“I don’t know.. going outside.. running, walking”
    “Poor Timy, so many experiences he’s missing.”

  8. Ixis says:

    Just like when they invented those accursed novels! Young gents, ladies and children alike would spend time indoors reading and learning instead of outside, trying to catch wood ticks and cavorting about jovially through the forests whereupon they might get mauled by a bear!!

    Good times, et’ wot!

  9. Ben Hazell says:

    Is it not also partly to do with access to the countryside? Urban outdoor activity is usually team sports, and many people feel inadequate to take part in those, but countryside lets people do their own thing.
    I’ve always made sure I live on the edge of countryside so I can get out there a lot, and frankly I get twitchy if I don’t. I’ve even been known to cart a laptop up a mountain and do some work at the top as it clears my head.
    And anyway, these days my spine or wrist protests if I spend to much time at a computer…

  10. WCAYPAHWAT says:

    Well, I played video games, whilst living on a farm. Thats a healthy balance right?

  11. J. Prevost says:

    Since the 80s, eh? Hmm.
    “A tree’s a tree. How many more do you need to look at?”
    “Trees cause more pollution than automobiles do.”

  12. matte_k says:

    I have to walk 30 mins to work five days a week, not to mention standing up and running back and forth for 8 hours, so I get a good deal of “exercise” and “outdoors”, thank you very much. One of the great things about games is going places you couldn’t usually in real life, and it has more interaction that watching a natural world documentary or suchlike on TV. Also, golf. Good sport to play if you aren’t really a sports fanatic, very casual (unless you’re a professional golfer, in which case, why are you reading this?)

  13. malkav11 says:

    Well…I used to walk, bike, and camp and now I sit in front of the computer all day. On the other hand, I’ve never really liked the outdoors much, so I’m not sure that it’s “videophilia” so much as having more and more control over what I do during the day.

  14. Faust says:

    I play rugby four times a week, take a 15 minute walk a few times a day, and lug shopping back a half an hour trip once a week. Ah, the student life. Somehow I still manage to spend most of my day in front of the computer, and most of my evenings forgetting things, like quite how much alcohol has been consumed.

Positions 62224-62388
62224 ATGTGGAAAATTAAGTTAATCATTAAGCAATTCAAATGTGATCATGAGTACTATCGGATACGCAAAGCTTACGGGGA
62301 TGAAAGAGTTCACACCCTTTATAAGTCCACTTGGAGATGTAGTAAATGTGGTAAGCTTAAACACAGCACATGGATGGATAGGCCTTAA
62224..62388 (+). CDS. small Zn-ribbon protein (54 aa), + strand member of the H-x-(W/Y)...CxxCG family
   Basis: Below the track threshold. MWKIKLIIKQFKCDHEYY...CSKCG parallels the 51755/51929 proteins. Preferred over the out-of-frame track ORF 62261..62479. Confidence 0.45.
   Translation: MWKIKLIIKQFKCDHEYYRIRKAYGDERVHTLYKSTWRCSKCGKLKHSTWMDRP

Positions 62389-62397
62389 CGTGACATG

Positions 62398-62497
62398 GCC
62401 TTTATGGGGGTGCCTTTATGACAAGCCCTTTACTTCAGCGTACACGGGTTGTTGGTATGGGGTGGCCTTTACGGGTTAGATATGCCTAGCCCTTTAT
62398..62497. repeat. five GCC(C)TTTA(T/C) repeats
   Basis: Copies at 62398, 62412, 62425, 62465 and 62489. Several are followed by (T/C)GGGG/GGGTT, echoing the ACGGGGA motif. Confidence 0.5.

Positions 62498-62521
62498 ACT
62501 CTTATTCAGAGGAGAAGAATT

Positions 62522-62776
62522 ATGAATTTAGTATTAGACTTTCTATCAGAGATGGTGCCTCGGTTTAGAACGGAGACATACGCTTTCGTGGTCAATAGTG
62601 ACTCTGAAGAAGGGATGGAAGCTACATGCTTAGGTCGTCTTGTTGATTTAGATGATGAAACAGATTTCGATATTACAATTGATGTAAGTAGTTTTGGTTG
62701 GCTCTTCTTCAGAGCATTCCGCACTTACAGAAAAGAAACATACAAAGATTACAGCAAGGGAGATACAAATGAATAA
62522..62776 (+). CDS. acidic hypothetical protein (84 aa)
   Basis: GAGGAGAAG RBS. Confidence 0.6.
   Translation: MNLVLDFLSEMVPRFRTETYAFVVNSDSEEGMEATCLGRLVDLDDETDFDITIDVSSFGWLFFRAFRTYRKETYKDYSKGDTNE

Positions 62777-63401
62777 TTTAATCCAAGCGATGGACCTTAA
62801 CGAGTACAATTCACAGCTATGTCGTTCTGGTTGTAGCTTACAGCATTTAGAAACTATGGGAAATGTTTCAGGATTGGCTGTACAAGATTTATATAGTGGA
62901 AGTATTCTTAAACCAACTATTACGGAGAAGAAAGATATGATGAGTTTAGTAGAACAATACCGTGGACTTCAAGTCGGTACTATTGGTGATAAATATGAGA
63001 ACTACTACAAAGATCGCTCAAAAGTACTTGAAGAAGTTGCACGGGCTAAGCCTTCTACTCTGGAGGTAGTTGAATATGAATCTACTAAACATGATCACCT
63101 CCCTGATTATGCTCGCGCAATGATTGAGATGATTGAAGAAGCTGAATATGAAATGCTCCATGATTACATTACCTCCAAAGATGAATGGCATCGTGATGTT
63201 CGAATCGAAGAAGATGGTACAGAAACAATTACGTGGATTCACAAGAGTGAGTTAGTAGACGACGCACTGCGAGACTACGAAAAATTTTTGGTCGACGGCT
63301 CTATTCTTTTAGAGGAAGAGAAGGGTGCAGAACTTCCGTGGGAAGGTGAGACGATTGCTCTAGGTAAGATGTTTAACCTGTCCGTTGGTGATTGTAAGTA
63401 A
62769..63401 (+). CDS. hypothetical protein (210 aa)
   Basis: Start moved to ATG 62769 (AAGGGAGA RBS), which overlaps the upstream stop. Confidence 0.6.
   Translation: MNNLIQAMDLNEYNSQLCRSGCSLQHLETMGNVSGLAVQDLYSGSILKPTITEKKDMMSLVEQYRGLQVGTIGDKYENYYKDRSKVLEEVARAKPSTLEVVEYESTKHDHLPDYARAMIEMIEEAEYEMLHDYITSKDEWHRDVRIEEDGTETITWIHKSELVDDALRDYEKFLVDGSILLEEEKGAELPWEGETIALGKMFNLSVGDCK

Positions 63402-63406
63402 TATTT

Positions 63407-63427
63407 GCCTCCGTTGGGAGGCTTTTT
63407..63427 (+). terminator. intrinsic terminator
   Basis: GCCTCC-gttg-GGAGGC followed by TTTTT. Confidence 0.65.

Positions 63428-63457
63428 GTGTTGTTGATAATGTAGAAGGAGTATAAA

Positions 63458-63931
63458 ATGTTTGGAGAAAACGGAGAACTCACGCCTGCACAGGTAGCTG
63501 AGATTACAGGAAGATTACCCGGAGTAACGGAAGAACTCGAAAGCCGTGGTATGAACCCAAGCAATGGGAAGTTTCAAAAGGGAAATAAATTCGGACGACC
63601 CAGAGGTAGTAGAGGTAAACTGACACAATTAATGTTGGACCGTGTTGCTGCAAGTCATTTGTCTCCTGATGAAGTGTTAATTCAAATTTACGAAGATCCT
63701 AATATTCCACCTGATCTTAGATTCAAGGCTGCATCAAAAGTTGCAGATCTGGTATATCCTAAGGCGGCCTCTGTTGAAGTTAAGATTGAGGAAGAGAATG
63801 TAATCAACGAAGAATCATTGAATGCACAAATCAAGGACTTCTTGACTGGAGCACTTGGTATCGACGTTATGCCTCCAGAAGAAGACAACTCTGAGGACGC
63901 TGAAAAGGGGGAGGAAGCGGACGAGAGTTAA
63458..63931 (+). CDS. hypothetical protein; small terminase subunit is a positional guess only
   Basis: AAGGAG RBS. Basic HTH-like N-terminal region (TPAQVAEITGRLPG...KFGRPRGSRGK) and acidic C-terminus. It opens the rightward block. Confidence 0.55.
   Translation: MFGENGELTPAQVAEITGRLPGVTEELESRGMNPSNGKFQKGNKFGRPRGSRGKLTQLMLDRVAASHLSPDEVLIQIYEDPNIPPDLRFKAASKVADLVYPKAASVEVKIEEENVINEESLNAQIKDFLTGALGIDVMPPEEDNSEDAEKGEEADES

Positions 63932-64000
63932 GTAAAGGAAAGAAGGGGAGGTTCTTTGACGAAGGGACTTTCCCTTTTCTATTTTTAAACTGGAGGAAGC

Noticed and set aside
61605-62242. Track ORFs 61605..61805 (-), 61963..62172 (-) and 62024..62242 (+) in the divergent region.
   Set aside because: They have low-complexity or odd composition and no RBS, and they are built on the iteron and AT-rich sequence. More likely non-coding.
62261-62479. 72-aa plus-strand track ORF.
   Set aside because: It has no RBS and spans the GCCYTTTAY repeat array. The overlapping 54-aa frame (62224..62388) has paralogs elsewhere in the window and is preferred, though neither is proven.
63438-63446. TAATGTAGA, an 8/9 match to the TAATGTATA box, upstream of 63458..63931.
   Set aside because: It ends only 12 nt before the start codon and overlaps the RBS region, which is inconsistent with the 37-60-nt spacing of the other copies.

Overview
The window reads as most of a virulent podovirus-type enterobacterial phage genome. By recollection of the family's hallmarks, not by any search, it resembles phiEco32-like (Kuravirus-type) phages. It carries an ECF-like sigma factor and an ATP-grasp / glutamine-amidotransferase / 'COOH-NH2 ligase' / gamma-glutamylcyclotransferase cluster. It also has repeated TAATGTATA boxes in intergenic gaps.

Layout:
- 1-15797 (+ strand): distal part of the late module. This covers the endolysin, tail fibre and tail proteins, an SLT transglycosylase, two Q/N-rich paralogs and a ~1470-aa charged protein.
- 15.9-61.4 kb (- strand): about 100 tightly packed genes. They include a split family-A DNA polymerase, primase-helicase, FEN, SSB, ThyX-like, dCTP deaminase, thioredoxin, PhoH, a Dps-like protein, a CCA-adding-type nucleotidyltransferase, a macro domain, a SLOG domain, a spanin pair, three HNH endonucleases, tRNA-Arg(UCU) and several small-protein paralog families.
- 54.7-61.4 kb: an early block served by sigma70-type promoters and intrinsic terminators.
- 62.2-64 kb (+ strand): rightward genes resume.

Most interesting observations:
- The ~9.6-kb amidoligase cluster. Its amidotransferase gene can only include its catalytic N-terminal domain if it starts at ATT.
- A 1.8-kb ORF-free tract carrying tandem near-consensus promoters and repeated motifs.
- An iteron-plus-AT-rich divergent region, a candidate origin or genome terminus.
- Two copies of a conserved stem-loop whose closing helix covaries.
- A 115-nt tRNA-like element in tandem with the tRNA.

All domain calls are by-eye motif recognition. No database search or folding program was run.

15. terry says:

    This looks a pale imitation of the Hunting Unlimited series (aka JFK: Deer Edition). And that is rubbish considering they are a pale imitation of Elite and er… Cyclone.

    edit: Sorry, wrong article/website. Still I think the vitriol is well placed.

  16. Lu-Tze says:

    I admit, “videophilia” has all but completely removed that which I did as a child from my life, now the only time I do it is when i’m on the way to and from work… except of course I mean reading :P

    It’s just much nicer to snuggle up with your wife in front of a film or rock out together on Guitar Hero than it is to sit and read seperate books, mayhaps with the radio on.

    I’ve always been an indoors type, and none of these modern innovations would have changed that, if we didn’t have TV and Video Games, i’d either be reading or down the pub.

  17. Stick says:

    To slightly misquote Pratchett, the history of civilization consists of humans trying to get as far away from nature as possible.

    I’ll go outside when the sun returns and we get this year’s 15 minutes of summer, thank you very much.

  18. Nallen says:

    I’m in front of two moniters for at least 12 hours a day during the week, to be honest. Probably not healthy. On the flip side I walk home from work every day, go training once a week and stay away from home at the weekends (no ‘puter.)

    So my daily intake is way over the top I dare say, but it’s not totally one sided. I probably wouldn’t care if it was totally one sided until I started getting fat.

  19. Geoff says:

    I was never very “outdoorsy” growing up, even as a child. I was in Cub Scouts, and played little league soccer (er – “fUtball”, for you Brits) but this was parentally enforced, not personally volunteered.

    Nowadays, I am definitely a videophiliac, and pretty sedentary I’ll admit (of the scrawny, atrophied, toothpick-arms variety, not the Comic-Book Guy variety) But it’s work, more than games, which is to blame.